Savio’s letter from Santa Rita sheds new light on his mood and thoughts in the wake of the police invasion of the campus, which ended the Sproul sit-in via the largest mass arrest in California history. The letter evokes the special meaning of being jailed for an act of civil disobedience. Unlike conventional arrests, where people are caught committing a crime that that they sought to conceal, the activist arrested for sitting-in courted arrest by defying the law publicly in an act of conscience, seeking to air a political grievance and promote a lofty cause.
Continue reading at: http://www.dailycal.org/2011/11/15/lost-and-found-mario-savio%E2%80%99s-reflections/
The Best Possible Memorial for Mario Savio
Occupy Cal Makes Occupy History at Berkeley
From The Atlantic: http://www.theatlantic.com/politics/archive/2011/11/occupy-cal-makes-occupy-history-at-berkeley/248555/#
Nov 16 2011
After their tents were pulled by the university, UC Berkeley students turned the school’s celebration of a ’60s icon into massive Occupy meeting
Mario Savio was a UC Berkeley student in the ’60s and a key member of the Berkeley Free Speech Movement. He’s become an activist icon; Mario Savio Youth Activist awards are given out by his memorial fund. By the ’90s, the steps of Sproul Hall on the UC Berkeley campus where he gave his now famous “put your bodies upon the gears” speech were renamed the Mario Savio Steps. It was there last Wednesday that police raided an hours-old Occupy Cal protest and pounded student activists with batons. Yes, the chancellor of the university that celebrates Savio in its brochures, Robert J. Birgeneau, waited mere minutes before setting in motion a response that saw students beaten on the very steps bearing Savio’s name … just for setting up tents.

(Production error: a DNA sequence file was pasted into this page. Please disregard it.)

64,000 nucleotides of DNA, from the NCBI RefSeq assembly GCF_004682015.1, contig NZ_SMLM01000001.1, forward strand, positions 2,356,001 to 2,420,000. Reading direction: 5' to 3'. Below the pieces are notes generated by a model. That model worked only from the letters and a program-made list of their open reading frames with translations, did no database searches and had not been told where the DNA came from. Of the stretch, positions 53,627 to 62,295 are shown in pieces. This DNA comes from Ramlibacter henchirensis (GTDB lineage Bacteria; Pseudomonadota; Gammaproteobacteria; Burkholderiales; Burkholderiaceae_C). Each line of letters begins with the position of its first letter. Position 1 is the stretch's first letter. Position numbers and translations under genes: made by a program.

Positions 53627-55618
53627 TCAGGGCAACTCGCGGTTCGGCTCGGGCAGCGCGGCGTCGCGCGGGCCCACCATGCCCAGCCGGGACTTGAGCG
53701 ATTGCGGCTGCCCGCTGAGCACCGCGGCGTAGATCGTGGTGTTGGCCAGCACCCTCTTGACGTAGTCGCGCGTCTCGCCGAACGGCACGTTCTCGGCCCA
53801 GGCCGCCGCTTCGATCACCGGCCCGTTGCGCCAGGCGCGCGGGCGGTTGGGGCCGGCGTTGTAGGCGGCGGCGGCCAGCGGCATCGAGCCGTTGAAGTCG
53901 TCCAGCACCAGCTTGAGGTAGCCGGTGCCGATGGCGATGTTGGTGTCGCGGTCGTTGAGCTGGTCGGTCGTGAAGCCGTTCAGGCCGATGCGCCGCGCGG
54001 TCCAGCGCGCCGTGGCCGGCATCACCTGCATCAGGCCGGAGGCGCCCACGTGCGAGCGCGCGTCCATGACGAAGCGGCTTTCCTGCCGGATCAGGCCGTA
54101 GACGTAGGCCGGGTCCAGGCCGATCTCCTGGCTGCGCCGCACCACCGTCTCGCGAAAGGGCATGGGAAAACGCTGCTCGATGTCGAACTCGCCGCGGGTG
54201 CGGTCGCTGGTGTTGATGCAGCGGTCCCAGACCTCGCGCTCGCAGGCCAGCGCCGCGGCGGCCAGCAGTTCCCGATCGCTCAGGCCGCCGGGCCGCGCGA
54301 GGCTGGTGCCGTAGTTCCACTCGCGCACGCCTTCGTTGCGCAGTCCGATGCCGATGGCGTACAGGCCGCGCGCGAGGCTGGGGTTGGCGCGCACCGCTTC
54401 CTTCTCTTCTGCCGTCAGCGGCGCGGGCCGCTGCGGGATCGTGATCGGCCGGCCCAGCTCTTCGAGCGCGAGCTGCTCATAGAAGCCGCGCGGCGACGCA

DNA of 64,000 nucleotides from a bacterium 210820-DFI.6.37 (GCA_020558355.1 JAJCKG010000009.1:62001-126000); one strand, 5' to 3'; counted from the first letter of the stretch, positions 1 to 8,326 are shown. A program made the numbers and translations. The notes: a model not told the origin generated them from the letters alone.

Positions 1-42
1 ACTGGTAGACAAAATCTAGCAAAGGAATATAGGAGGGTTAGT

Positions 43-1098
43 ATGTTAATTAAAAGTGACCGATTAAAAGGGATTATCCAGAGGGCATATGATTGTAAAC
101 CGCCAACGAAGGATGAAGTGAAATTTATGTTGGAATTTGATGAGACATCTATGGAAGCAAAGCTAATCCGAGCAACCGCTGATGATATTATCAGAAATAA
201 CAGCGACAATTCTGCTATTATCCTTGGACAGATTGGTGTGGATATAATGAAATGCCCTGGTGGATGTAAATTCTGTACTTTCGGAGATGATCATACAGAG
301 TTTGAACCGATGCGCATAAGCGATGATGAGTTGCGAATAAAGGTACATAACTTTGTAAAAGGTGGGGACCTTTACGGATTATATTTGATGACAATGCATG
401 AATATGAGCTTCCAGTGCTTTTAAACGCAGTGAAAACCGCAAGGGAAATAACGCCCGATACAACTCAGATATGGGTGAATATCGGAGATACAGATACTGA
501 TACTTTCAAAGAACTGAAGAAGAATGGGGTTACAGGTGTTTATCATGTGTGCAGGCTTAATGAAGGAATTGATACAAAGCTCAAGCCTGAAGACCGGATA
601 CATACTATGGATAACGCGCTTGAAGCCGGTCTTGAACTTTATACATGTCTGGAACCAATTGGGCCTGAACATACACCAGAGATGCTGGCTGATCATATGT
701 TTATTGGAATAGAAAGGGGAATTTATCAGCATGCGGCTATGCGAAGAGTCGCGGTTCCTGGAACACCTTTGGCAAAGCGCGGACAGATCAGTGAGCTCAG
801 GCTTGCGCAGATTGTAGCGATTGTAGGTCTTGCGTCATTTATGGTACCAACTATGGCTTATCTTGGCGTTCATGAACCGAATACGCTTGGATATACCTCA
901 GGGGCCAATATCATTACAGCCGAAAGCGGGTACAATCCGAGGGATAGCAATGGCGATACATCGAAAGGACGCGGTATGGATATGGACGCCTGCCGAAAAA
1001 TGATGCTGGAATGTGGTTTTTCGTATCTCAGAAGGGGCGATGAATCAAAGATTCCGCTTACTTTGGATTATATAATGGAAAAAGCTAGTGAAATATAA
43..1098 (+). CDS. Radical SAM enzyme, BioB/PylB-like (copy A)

As the massive Occupy crackdown unfolded nationally, students facing yet another tuition hike — in a UC system that has seen its tuition triple in 10 years — took note and took to organizing.
In less than a week the campus had a general strike. Tuesday most classes were cancelled. And it just so happened to be the day the annual event Mario Savio memorial at Sproul Hall was going to take place. Which in turn led to the largest General Assembly (GA) in the history of the Occupy movement.
An amazing coincidence. One of those historical ironies that should make the school administration cringe indefinitely.
Some 4,000 (if you were to be really conservative) participated in a massive direct democracy meeting, now commonly referred to as the GA. The sea of students was tutored in the now identifiable consensus hand signs used by the movement. The facilitators laid out the ground rules: They were going to vote on whether or not to bring back the tents and set up an Occupation on campus. Yes, it was against the rules. Would they all (80 percent anyway) agree this was the right course of action? The GA attendees broke up into groups of 20 to discuss. That’s right: 4,000 people broke up into groups of 20 with at least three helicopters hovering just above to discuss the merits of the action. And then the facilitators clarified: just because you vote “yes” doesn’t mean you’re obligated to sleep there.
Continue reading at: http://www.theatlantic.com/politics/archive/2011/11/occupy-cal-makes-occupy-history-at-berkeley/248555/#